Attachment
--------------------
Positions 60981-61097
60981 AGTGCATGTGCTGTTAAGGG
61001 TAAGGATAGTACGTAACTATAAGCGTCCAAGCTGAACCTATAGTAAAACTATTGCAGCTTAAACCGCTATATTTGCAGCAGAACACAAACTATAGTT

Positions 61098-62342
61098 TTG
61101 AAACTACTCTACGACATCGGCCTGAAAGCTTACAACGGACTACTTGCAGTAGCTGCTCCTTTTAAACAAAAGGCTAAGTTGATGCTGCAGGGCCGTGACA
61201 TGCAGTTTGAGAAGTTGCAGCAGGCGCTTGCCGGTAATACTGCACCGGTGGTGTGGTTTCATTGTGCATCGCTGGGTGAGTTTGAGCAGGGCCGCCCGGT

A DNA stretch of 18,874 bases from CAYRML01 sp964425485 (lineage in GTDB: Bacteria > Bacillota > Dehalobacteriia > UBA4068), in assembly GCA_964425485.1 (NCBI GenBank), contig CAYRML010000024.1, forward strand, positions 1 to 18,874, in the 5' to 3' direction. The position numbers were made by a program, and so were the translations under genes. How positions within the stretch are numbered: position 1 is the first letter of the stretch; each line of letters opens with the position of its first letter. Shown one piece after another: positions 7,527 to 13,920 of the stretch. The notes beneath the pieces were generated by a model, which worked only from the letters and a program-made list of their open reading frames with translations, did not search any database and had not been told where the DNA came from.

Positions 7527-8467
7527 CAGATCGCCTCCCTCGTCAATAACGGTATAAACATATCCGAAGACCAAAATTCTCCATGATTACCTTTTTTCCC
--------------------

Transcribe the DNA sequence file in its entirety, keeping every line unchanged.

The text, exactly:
Positions 60981-61097
60981 AGTGCATGTGCTGTTAAGGG
61001 TAAGGATAGTACGTAACTATAAGCGTCCAAGCTGAACCTATAGTAAAACTATTGCAGCTTAAACCGCTATATTTGCAGCAGAACACAAACTATAGTT

Positions 61098-62342
61098 TTG
61101 AAACTACTCTACGACATCGGCCTGAAAGCTTACAACGGACTACTTGCAGTAGCTGCTCCTTTTAAACAAAAGGCTAAGTTGATGCTGCAGGGCCGTGACA
61201 TGCAGTTTGAGAAGTTGCAGCAGGCGCTTGCCGGTAATACTGCACCGGTGGTGTGGTTTCATTGTGCATCGCTGGGTGAGTTTGAGCAGGGCCGCCCGGT

A DNA stretch of 18,874 bases from CAYRML01 sp964425485 (lineage in GTDB: Bacteria > Bacillota > Dehalobacteriia > UBA4068), in assembly GCA_964425485.1 (NCBI GenBank), contig CAYRML010000024.1, forward strand, positions 1 to 18,874, in the 5' to 3' direction. The position numbers were made by a program, and so were the translations under genes. How positions within the stretch are numbered: position 1 is the first letter of the stretch; each line of letters opens with the position of its first letter. Shown one piece after another: positions 7,527 to 13,920 of the stretch. The notes beneath the pieces were generated by a model, which worked only from the letters and a program-made list of their open reading frames with translations, did not search any database and had not been told where the DNA came from.

Positions 7527-8467
7527 CAGATCGCCTCCCTCGTCAATAACGGTATAAACATATCCGAAGACCAAAATTCTCCATGATTACCTTTTTTCCC